Marine Staff Sgt. Brandon Laird, who completed two tours in Iraq, said bicycling with the Warrior Ride helps him manage the stress of living with a severe facial injury.
Laird was back in the United States when he was accidentally shot in the face with a shotgun in 2011. He now is stationed at Camp LeJeune in North Carolina, and was one of about 30 wounded veterans who participated in the ride Thursday.
Warrior Ride founder Bob Racine said he organizes the group rides in Georgia, South Carolina, North Carolina, Virginia and Pennsylvania to generate support and awareness of the sacrifices made by service members. Racine, a veteran who completed three tours in Vietnam, said the rides are open to veterans of all ages from any branch of the service.
Many veterans withdraw and isolate after they are injured, he said. The rides “help them to refine the skills and courage to go back out in public.”
Army Spc. Joseph Tindall, 24, a graduate of Woodland High School in St. George, said he suffered a knee injury during training that physically limited him. He was able to complete a tour in Iraq, he said, but struggled with the injury. He’s now in the Warrior Transition Unit at Fort Jackson.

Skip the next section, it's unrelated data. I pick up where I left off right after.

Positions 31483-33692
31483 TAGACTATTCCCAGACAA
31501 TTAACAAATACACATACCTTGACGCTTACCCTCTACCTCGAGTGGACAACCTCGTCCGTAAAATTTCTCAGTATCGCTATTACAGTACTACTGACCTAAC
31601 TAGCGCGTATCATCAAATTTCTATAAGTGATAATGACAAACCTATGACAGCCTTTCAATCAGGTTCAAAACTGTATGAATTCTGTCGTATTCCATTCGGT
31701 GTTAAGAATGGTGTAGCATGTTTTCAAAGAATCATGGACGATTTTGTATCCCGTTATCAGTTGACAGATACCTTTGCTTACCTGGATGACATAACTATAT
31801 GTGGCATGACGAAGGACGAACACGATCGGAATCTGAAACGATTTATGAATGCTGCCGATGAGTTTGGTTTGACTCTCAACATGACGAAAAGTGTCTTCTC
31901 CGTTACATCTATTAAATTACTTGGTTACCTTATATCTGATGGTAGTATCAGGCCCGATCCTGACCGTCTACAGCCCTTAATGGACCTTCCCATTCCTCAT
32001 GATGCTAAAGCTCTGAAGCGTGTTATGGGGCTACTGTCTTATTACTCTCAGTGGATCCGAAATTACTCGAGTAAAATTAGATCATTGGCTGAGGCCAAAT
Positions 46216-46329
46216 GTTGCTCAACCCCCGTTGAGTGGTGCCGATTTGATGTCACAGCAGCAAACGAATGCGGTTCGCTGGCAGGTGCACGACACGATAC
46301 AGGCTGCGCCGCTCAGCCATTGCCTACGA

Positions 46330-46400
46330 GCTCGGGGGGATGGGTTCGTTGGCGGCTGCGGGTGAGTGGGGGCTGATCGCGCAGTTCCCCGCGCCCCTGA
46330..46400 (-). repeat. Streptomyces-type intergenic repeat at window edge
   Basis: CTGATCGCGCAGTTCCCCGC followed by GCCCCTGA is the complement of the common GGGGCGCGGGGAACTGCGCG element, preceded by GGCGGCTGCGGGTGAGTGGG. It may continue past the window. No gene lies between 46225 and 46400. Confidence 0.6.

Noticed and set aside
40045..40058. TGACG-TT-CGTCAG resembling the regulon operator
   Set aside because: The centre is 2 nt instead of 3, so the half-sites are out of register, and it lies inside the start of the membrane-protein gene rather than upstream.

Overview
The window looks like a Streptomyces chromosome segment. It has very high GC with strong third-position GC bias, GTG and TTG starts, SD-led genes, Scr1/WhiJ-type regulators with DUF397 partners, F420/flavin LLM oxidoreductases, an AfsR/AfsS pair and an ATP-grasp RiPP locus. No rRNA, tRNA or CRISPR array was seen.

Bicycling with veterans’ groups has given him a way to work out without exacerbating his injury, he said. He recently completed a week-long ride from New Orleans to Tallahassee, Fla.
Thursday’s ride started in Waterfront Park in Mount Pleasant. Bikers traveled across the Arthur Ravenel Jr. Bridge to The Citadel, then to the Ralph H. Johnson VA Medical Center, Patriots Point and the Isle of Palms VFW.
At 9 a.m. today, the group will be greeted by hundreds of employees at Santee Cooper headquarters at 1 Riverwood Drive in Moncks Corner. Lowcountry residents are encouraged to show their support by watching the parade and cheering them along.
People who come out to see a Warrior Ride often are moved by the veterans’ strength, Racine said. They are an inspiring group of people, he added.
“I’ll be working with soldiers the rest of my life.”
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